Dual diagnosis, also called a co-occurring disorder, means a person suffers from both a substance use disorder (SUD) and mental disorder simultaneously. Although one or the other may have developed first, both disorders are now present. Either disorder can mask or worsen the symptoms of the other disorder.
Eating disorders (ED) are one form of mental illness that commonly co-occur with SUD. According to the National Center on Addiction and Substance Abuse, 50% of those with an eating disorder also misuse alcohol or illicit drugs. This rate is five times higher than found in the general population.
The Center’s statistics also found 35 percent of those with SUD have a co-occurring eating disorder, a number that is eleven times higher than that of the general population.
Individuals suffering from bulimia nervosa have the highest incidence of dual diagnosis, followed by anorexia nervosa and binge eating disorder.
Why Do SUD and ED Commonly Co-Occur?
Researchers theorize that those suffering from co-occurring ED and SUD may be self-medicating to cope with emotional pain, past trauma, self-loathing, or underlying anxiety or depression. Because both disorders are chronic brain diseases, addictive substances, and behaviors can actually rewire the brain, making recovery increasingly difficult.
SUD and ED share several common risk factors, according to a National Eating Disorder Association (NEDA) fact sheet. Risk factors include brain chemistry, family history, low self-esteem, depression, anxiety and social pressures. Other shared characteristics cited by NEDA include compulsive behavior, social isolation and an increased risk of suicide.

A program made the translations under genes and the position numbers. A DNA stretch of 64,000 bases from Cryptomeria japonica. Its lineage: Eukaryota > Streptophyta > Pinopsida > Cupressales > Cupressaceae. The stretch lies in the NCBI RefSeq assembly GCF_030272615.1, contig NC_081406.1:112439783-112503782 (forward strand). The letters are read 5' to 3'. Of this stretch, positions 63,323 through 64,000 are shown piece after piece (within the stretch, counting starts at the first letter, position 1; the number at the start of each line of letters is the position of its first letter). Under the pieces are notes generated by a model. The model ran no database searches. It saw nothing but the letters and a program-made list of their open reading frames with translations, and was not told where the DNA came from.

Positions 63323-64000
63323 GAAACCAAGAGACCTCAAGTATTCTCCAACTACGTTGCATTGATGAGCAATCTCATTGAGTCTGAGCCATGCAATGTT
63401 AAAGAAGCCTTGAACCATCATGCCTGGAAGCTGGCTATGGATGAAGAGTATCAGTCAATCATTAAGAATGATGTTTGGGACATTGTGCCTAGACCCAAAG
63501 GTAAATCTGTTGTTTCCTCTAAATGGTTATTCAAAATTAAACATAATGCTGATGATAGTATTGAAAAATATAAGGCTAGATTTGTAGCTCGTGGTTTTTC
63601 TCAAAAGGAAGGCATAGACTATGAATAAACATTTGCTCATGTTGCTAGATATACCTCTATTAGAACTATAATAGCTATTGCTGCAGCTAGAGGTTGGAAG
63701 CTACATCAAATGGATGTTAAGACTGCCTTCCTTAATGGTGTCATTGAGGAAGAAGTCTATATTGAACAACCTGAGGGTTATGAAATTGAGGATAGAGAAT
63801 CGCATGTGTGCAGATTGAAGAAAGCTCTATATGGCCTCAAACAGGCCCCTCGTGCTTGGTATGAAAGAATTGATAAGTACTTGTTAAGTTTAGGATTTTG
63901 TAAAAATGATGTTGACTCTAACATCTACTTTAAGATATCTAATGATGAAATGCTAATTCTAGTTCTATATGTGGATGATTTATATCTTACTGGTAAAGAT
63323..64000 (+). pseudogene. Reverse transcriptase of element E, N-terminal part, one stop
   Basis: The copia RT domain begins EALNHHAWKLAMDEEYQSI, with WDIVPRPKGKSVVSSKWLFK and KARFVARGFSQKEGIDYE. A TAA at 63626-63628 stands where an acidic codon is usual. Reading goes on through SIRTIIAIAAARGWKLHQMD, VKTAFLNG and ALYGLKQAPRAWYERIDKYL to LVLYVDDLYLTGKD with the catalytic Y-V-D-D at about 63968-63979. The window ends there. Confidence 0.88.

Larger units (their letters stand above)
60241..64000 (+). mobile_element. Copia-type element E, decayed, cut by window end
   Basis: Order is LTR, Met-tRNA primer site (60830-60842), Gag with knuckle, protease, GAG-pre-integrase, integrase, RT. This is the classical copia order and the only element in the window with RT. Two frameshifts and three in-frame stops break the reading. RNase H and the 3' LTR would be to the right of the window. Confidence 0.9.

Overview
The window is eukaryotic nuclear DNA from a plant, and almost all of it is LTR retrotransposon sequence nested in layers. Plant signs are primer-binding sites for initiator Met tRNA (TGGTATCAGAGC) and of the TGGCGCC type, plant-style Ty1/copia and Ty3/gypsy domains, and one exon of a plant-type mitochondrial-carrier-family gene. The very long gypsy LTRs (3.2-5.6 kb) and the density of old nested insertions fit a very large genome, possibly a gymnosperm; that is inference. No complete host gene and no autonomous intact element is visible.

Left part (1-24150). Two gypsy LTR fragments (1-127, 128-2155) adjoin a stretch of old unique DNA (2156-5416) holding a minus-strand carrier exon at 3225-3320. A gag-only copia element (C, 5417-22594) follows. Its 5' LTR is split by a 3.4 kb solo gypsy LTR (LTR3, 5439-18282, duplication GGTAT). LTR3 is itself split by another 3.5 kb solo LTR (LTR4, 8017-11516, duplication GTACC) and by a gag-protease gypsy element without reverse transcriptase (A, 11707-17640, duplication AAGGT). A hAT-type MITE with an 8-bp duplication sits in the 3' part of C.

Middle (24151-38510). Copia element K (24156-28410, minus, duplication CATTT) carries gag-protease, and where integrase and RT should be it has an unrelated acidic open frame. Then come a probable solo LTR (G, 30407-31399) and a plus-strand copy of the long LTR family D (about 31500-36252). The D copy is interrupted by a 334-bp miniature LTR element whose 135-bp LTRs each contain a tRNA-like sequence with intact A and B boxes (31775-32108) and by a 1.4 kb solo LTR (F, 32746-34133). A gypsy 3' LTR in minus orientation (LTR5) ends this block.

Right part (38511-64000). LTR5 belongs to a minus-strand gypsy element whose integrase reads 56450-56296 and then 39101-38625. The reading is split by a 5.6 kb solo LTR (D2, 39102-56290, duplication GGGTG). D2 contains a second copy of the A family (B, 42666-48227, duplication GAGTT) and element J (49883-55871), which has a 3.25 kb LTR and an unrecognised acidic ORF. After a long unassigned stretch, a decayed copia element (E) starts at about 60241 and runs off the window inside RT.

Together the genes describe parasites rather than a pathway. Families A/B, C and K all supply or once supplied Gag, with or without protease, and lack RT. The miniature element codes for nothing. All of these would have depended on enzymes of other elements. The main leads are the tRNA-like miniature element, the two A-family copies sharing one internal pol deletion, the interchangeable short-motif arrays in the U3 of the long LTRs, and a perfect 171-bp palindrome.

How is Dual Diagnosis Treated?
It is vital that individuals struggling with dual diagnosis treat both conditions simultaneously, using an integrated approach. After medically supervised drug or alcohol detoxification, the treatment plan often utilizes a comprehensive 12-Step based treatment approach.
The treatment plan typically includes individual, group and family therapy, support group participation, development of coping and relapse prevention skills, stress management techniques, and strengthening communication skills. The plan may also include prescription medications. Treatment may take place in either a residential or outpatient setting.
NAMI encourages those with a dual diagnosis to find a support group that is not limited to one or the other. When seeking treatment, it is important to find a treatment provider that can address both the eating disorder and substance use disorder, as well as provide the level of care appropriate for the client’s needs.
At Turning Point of Tampa, we combine intense therapy with compassionate care as we utilize a holistic approach to treat addiction, eating disorders, and dual diagnosis. Our Eating Disorders/Food Addiction Program for clients with Binge Eating Disorder, Bulimia Nervosa, and Anorexia Nervosa is nationally recognized.
Turning Point of Tampa has been offering Licensed Residential Treatment for Addiction, Eating Disorders and Dual Diagnosis in Tampa since 1987. If you need help or know someone who does, please contact our admissions department at 813-882-3003, 800-397-3006 or email@example.com.